by G.S. Even when we don’t repeat history, we live in its wake.  Recently, the discovery of over 500 pieces of artwork in the home of an heir of a Nazi-era art dealer has incited discussion of not only ownership, but on a visceral level, guilt.  Cornelius Gurlitt, the owner of the pieces, has captured the media’s attention under suspicions that the artwork was obtained by theft or through sale under duress during Mr. Gurlitt’s father’s tenure as a buyer of artwork for Hitler and ultimately the Führermuseum. The response to these allegations has been one of judgment and for many a call to action.  The intuitive response is that the artwork no more belongs in Mr. Gurlitt’s hands than it did in the hands of the man who commissioned the acquisition.  However, even as I write these words, the question remains, where do right, wrong, and legal intersect? As


The Diamond Parting Gift

by A.S. This weeks’ Internet lesson: Texting can be expensive! In July 2012, Louis J. Billittier Jr. broke up with his fiancé over text message. The jilted bride-to-be, Christa M. Clark, responded: “Your doing this through a text message????” to which Billittier replied: “Plus you get a $50,000 parting ring. Enough for a down payment on a house.” Those words proved decisive once Billittier sued his former fiancé for refusing return the nearly three carat, four-prong diamond engagement ring. In fact, those fateful words were enough to convince New York State Supreme Court Justice Russell P. Buscaglia that Billittier had relinquished his right to reclaim the ring, which was considered a “parting gift” that was not contingent on marriage. According to The Buffalo News, “[t]he state’s established law normally sides with would-be grooms. They have a legal right to claim the ring back if there is no marriage, even if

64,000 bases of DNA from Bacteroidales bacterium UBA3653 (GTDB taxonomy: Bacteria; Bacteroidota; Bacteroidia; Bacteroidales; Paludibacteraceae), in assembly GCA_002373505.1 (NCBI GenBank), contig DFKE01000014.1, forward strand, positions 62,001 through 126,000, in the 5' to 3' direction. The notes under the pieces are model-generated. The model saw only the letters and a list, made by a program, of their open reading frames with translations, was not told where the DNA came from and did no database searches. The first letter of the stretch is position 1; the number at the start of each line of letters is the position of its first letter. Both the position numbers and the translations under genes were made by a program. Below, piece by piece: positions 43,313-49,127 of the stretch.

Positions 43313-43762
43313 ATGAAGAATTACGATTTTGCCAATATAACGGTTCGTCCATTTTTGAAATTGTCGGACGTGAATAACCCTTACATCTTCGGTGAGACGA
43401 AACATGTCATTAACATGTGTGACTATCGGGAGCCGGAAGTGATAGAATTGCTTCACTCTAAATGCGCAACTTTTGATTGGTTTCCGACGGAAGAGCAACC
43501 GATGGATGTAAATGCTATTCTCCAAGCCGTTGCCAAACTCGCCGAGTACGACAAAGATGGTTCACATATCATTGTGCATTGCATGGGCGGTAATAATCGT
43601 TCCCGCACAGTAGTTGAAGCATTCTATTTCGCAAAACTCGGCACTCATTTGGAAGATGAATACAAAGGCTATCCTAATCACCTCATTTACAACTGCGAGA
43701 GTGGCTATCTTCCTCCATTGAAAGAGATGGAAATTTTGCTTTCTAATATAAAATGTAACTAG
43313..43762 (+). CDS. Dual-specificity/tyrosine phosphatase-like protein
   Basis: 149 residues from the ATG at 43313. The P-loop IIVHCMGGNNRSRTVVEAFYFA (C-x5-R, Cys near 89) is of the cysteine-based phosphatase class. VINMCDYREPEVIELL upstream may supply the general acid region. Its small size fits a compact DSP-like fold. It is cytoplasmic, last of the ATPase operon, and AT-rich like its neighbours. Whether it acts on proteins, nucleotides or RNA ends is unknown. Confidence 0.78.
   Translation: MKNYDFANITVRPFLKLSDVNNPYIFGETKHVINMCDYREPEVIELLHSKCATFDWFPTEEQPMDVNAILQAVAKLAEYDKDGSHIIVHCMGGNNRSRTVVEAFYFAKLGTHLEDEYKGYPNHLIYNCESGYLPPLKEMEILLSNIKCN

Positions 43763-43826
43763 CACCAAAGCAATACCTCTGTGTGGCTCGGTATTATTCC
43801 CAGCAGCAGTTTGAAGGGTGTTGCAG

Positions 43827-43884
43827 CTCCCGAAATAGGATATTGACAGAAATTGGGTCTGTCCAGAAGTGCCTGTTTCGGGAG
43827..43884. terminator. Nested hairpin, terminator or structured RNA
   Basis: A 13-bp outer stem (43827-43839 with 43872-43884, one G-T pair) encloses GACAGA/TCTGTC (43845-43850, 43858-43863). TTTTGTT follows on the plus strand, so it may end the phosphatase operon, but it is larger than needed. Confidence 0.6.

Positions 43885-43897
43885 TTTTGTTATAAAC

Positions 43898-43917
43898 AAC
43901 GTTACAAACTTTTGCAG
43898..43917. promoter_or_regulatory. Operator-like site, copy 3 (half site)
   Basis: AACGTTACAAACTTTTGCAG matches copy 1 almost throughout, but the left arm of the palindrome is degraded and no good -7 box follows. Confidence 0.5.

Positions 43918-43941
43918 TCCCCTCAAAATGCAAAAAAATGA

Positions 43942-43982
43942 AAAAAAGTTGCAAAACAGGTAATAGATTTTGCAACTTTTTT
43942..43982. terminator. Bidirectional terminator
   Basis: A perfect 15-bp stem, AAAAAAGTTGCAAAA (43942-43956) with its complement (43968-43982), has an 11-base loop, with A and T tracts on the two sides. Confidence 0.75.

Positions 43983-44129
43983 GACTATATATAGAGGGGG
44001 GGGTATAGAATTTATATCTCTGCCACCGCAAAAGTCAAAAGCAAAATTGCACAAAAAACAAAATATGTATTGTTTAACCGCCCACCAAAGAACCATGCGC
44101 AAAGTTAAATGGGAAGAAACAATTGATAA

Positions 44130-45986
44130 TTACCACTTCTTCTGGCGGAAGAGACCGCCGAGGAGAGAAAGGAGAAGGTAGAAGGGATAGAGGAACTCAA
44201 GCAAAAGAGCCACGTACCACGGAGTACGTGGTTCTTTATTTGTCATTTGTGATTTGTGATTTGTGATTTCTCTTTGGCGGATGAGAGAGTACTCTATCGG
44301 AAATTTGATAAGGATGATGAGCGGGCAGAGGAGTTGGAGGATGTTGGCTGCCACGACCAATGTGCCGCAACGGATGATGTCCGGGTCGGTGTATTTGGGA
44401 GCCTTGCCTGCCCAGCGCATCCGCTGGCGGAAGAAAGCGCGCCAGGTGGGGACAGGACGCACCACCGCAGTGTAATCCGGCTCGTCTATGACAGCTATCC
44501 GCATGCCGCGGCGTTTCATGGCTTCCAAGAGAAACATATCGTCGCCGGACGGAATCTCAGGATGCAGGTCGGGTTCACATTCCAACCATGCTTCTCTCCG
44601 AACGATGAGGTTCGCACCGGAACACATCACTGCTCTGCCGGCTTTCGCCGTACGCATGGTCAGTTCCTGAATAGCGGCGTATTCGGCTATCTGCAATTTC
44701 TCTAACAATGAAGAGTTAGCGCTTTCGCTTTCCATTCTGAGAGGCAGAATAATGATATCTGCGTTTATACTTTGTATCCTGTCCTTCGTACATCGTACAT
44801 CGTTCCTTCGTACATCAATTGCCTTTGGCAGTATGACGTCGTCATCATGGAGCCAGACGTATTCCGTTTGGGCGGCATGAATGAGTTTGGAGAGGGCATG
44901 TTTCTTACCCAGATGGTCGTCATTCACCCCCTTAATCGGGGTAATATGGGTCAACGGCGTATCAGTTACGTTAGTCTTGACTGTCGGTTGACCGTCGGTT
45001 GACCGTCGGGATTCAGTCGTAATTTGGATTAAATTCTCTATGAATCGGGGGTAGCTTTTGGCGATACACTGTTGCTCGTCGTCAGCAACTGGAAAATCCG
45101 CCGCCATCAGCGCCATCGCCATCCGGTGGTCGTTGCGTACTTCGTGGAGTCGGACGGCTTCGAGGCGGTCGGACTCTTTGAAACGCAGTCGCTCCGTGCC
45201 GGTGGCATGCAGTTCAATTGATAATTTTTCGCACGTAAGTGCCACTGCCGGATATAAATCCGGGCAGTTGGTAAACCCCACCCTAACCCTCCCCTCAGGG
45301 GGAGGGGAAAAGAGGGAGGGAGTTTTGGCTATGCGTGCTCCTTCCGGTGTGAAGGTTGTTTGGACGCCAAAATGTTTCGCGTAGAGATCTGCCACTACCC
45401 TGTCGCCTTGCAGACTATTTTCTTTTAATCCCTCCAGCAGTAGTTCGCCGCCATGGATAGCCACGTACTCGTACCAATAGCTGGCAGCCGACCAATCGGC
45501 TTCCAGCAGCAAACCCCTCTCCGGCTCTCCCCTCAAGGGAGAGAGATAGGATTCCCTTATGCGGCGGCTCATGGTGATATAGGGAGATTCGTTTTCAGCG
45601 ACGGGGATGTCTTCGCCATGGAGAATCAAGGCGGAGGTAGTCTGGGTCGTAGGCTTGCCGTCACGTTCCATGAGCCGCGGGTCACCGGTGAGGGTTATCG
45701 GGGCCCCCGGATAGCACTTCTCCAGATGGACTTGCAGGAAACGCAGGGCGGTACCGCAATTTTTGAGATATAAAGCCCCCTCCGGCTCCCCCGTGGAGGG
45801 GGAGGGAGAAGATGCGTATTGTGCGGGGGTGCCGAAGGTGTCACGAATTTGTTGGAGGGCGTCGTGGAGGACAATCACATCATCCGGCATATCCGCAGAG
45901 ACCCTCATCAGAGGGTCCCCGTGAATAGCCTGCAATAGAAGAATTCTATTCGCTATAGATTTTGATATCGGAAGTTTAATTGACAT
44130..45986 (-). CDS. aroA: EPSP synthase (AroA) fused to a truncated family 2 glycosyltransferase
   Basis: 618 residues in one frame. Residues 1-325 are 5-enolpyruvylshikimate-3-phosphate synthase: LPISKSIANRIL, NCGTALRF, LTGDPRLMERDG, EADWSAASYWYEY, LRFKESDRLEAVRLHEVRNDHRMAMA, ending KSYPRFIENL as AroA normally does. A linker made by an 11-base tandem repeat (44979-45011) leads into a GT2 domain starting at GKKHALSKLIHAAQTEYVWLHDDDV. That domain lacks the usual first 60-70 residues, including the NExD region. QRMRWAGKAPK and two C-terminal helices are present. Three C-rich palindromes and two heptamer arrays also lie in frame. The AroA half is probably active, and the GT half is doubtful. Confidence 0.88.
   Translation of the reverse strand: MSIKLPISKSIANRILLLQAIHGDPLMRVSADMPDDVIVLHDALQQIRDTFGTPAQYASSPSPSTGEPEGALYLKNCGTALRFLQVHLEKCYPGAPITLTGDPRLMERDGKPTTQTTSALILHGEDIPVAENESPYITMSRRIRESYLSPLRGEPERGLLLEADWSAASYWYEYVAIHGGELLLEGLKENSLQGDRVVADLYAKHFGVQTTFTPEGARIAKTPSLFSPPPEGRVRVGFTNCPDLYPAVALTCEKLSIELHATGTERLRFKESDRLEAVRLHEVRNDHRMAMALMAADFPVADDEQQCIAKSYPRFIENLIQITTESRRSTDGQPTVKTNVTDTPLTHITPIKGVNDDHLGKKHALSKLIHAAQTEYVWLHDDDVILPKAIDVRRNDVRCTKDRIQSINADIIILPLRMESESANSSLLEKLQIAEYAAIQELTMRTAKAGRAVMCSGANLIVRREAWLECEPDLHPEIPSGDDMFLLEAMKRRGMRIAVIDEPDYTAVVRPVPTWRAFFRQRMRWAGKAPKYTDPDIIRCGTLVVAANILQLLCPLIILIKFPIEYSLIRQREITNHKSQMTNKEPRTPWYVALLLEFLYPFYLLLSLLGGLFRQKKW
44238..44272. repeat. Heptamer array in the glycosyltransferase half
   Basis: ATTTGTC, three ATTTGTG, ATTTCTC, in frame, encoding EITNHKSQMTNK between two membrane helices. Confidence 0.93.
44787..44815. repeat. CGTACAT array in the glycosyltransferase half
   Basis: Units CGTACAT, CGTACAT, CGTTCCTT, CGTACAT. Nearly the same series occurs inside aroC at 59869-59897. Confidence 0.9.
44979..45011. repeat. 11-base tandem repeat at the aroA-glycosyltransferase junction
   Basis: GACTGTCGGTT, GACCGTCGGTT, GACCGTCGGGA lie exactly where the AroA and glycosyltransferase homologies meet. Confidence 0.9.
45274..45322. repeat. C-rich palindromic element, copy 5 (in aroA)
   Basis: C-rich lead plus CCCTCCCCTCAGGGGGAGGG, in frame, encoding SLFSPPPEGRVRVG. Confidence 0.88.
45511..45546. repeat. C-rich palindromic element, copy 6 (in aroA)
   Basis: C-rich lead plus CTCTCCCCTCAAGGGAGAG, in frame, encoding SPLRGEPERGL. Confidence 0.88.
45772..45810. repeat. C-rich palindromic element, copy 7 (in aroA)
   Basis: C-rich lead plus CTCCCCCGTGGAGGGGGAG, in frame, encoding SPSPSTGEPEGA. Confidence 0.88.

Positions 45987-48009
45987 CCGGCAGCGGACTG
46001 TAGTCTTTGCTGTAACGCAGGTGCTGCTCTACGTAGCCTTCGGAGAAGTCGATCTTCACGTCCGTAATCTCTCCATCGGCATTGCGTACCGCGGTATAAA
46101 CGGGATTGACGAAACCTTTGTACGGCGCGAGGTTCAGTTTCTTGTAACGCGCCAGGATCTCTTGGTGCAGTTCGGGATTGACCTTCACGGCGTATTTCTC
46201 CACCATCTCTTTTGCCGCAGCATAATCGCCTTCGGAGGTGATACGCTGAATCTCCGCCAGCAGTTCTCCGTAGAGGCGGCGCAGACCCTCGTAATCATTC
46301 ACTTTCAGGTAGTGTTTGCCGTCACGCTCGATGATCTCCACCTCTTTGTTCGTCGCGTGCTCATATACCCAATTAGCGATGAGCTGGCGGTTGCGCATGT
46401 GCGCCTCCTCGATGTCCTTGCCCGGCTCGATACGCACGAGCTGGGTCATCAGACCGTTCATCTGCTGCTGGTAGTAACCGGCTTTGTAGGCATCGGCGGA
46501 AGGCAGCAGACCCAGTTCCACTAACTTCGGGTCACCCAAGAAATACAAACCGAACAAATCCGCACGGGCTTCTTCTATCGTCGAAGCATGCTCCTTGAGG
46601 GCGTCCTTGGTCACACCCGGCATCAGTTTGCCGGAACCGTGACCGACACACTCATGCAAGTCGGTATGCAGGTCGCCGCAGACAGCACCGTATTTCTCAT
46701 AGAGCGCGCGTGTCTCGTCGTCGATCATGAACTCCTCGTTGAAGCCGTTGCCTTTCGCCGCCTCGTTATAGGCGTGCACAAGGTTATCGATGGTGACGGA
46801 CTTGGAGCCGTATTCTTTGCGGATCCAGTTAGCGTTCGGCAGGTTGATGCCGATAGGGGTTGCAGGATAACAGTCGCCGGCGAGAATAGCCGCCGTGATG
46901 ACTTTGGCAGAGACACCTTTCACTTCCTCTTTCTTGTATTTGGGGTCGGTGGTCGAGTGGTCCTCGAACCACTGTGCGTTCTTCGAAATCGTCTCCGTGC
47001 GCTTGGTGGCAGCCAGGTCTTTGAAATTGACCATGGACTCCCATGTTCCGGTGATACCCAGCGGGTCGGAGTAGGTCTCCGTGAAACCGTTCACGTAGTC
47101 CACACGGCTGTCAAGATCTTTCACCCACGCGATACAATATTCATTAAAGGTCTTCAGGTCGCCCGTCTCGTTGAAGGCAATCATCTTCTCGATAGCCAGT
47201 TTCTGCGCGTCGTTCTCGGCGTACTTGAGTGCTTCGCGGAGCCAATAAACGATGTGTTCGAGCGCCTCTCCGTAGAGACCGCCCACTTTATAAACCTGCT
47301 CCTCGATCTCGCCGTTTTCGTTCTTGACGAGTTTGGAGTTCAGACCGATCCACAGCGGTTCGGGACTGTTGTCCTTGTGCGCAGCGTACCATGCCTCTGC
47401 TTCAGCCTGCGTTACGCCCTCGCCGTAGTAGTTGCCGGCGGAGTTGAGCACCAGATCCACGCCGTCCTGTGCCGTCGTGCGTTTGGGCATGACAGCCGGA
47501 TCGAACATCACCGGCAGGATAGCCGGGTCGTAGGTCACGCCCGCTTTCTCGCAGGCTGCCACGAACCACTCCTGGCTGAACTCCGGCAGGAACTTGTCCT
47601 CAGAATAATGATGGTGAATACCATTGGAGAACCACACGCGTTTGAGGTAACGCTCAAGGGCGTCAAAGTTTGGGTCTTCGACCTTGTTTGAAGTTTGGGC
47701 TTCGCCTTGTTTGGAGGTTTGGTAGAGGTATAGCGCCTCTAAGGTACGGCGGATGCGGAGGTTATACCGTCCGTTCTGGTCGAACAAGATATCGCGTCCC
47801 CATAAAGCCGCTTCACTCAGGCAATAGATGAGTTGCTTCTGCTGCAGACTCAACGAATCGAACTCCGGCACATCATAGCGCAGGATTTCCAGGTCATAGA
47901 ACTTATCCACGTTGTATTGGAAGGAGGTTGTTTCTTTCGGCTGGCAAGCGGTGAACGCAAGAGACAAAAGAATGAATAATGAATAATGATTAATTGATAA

I Got 99 Problems And Student Debt Is One

by J.R. A recent report shows that Americans owe more than $1 trillion dollars in student loans.  A big chunk of that change surprisingly comes from…you guessed it, graduate school students.  During the 2012-2013 school year, despite only making up around 17.5% of all students in higher ed., graduate school students such as the JDs, the MDs, the PhDs, the MBAs were accountable for 41% of all federal borrowing!  That is more than double their share of the pie. This percentage reflects the stark realities that not only are graduate school tuitions staggeringly expensive but schools also do not provide sufficient scholarships and grants for graduate programs. Add to that cost of living and textbooks and you are easily left with a six-figure range deep in the red (for reference, I can provide that Fordham Law school’s estimated cost of attendance is $77,722 per each of the three years, which


NFL Offseason Puts Players And Gang Activites in Spotlight

by B.N. Recently star football player, DeSean Jackson, was released by his former team, the Philadelphia Eagles, for having alleged “gang ties.” In a sport where contracts are not guaranteed, (meaning a team can cut a player at any time and not pay the remainder of his contract) commentators around the sport have voiced concern that the Eagles used this reasoning as an excuse to cut DeSean and to rid the team of a salary and player they no longer wanted. While this seems to be the team’s rightful decision to make at first glance, it may also have a negative impact on the sports’ large African American population and other minorities throughout the sport. In the 2011 the NFL included an anti-discrimination policy to their latest collective bargaining agreement, in order to protect players from possible discrimination issues in addition to them having to follow federal and New York